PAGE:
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BUSINESS
December 31, 1999 | From Reuters
The Securities and Exchange Commission said Thursday that it has charged two executives of American Telephone & Telecommunications Corp. with fraud for selling securities in the firm that purportedly was set up to offer long-distance telephone service via the Internet. The company is not related to telecommunications giant AT&T Corp.
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CALIFORNIA | LOCAL
February 9, 2008 | Jon Thurber, Times Staff Writer
Allan Grant, a Life magazine photographer who got the last photo shoot with Marilyn Monroe weeks before her death and the first pictures of Marina Oswald just hours after the assassination of President John F. Kennedy, has died. He was 88. Grant died Feb. 1 of Parkinson's-related pneumonia at his home in Brentwood, according to his wife, Karin.
CALIFORNIA | LOCAL
April 14, 1990 | HENRY WEINSTEIN, TIMES STAFF WRITER
An NBC attorney attempted Friday to persuade federal appeals court judges in Pasadena to strike down the largest libel verdict against an American news organization--a $5.3-million judgment that the network defamed singer Wayne Newton in newscasts that linked him to organized crime figures. NBC lawyer Floyd Abrams said the stories were the product of aggressive reporting, not ill will, and should be protected by the First Amendment. But Newton's lawyer, Morton R.
SPORTS
September 25, 1991 | STEVE ANDERSEN, SPECIAL TO THE TIMES
Los Alamitos officials have proposed 1992 racing dates that would shorten the current quarter horse meeting but provide quarter horse racing at Hollywood Park for the first time since 1987. The proposal was presented Monday to a California Horse Racing Board Committee. It asks for 32 weeks of quarter horse racing, 43 weeks of harness racing and three weeks of thoroughbred and quarter horse fair racing. Under the plan, quarter horse racing would end at Los Alamitos on Jan. 18 instead of Feb. 8.
NEWS
September 11, 1994 | KARREN MILLS, ASSOCIATED PRESS
When the fire came, some hid in wells or cisterns. They died. Some escaped to a swamp, and they suffocated. But others survived, boarding trains to outrace the flames or wading into water to avoid their reach. One hundred years ago, on Sept. 1, 1894, a firestorm swept over 480 square miles of northeastern Minnesota's white pine forest. In just four hours, six towns were reduced to rubble and the forest to a wasteland of charred stumps. And in that time, at least 418 people died.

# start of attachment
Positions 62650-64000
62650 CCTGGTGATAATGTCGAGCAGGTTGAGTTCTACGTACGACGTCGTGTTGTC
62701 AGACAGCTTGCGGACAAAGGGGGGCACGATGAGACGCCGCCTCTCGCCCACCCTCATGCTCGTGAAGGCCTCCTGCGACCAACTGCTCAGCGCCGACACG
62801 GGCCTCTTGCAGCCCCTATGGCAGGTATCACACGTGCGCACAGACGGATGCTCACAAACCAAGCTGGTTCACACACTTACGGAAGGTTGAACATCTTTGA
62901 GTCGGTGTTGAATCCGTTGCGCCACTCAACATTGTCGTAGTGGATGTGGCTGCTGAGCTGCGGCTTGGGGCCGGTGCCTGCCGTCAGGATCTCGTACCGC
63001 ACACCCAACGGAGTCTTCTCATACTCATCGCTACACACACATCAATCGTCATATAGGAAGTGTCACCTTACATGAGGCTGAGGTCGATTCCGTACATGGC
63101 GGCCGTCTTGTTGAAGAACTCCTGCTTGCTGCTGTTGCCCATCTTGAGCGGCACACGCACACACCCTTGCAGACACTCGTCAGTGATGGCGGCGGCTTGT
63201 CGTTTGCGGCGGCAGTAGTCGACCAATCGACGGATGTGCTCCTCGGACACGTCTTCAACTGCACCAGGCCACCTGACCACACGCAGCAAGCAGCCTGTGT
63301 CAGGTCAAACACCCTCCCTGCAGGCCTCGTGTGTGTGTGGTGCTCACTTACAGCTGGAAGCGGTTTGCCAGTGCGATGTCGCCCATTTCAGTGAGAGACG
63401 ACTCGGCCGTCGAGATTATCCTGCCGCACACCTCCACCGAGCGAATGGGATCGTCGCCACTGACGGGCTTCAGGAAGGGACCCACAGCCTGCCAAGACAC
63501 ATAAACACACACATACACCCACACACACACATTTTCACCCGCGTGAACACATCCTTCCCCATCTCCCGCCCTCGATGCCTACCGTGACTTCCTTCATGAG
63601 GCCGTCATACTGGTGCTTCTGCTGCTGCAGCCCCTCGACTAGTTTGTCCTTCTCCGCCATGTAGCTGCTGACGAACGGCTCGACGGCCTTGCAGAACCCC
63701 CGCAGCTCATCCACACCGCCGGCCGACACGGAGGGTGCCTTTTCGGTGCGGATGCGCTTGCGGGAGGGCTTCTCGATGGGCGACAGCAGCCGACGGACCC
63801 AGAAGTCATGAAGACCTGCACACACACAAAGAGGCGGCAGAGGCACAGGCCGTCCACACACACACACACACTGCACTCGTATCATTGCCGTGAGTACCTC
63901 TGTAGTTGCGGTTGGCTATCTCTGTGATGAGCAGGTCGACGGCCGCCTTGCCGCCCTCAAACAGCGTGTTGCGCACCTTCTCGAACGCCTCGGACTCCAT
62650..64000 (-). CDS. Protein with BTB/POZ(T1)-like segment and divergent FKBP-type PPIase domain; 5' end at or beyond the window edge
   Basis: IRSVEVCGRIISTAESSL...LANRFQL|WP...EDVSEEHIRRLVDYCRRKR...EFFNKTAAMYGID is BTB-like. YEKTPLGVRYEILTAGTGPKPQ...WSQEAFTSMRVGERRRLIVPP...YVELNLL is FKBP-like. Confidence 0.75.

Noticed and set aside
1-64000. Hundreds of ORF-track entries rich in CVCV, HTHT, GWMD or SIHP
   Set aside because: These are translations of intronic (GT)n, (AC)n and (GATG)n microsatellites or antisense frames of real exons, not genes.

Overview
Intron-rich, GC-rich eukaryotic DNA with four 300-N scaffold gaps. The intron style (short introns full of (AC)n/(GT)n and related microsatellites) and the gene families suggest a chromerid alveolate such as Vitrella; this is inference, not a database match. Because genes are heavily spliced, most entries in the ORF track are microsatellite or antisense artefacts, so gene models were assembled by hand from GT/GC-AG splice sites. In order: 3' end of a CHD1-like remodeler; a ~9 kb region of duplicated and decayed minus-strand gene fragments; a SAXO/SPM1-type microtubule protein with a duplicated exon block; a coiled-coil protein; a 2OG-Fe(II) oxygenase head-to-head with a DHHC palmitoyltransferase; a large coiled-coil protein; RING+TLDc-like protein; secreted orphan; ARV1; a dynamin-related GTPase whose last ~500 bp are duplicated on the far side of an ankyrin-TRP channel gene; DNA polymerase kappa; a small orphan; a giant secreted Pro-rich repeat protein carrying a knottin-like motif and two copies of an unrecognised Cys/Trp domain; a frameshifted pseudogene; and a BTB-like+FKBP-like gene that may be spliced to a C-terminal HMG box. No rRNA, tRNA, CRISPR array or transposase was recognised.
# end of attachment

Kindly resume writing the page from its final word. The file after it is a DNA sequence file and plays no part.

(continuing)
SPORTS
May 1, 1997 | ROBYN NORWOOD, TIMES STAFF WRITER
What did the Detroit Red Wings ever do to Ron Wilson? Well, they fired his father, Larry Wilson, as coach in 1977. They fired his Uncle Johnny too, in 1973. Then there was the time they told Ron's father he'd be playing in the minors for a few games. "Two weeks of conditioning," Ron remembers, still incredulous. "It ended up being 13 years." And all that was long before the Red Wings beat the Mighty Ducks in the first game in franchise history--smoking the Ducks, 7-2, on Oct.
NEWS
June 12, 1993 | From Times Staff and Wire Reports
A World War II German submarine containing the remains of more than 50 sailors and spies has been found four miles east of Cape Cod, where the U.S. Navy sank it in 1944, a commercial diver said. Edward Michaud said he found the U-boat in 41 feet of water, partly buried in shifting sand, on June 5 after three years of research. The 251-foot-long sub was sunk Oct. 28, 1944, after its commander used a Coast Guard radio frequency to communicate with Germany in code.
CALIFORNIA | LOCAL
November 23, 1989 | TOM McQUEENEY
An ongoing weekend car swap at Fullerton College was ordered closed this week because it allegedly competed with car dealerships in an "inappropriate" manner. The Fullerton City Council voted 3-2 Tuesday to deny permission for CarFaire Inc. to continue operating a used-car swap meet on vacant parking lots on the community college campus. "The use of public land for this type of enterprise is inappropriate," City Councilman Don Bankhead said.
SPORTS
October 2, 1992 | SCOTT HOWARD-COOPER, TIMES STAFF WRITER
Two days after announcing his return to the NBA, Magic Johnson signed a one-year contract extension Thursday for the 1994-95 season believed to be worth a record $14.6, payable even if he does not play. That gives Johnson the largest single-season salary in team sports, and, considering the $2.5 million he will make each of the next two years, makes the next three seasons worth $19.6 million.
SPORTS
October 24, 1988 | Maryann Hudson
By the time Joey Sindelar was 12, he probably had played more golf than most will play in a lifetime. Instead of growing up with a basketball hoop on the garage, Sindelar had a putting green in his front yard, a golf course in the back, and a father intent on making little Joey a golfer.
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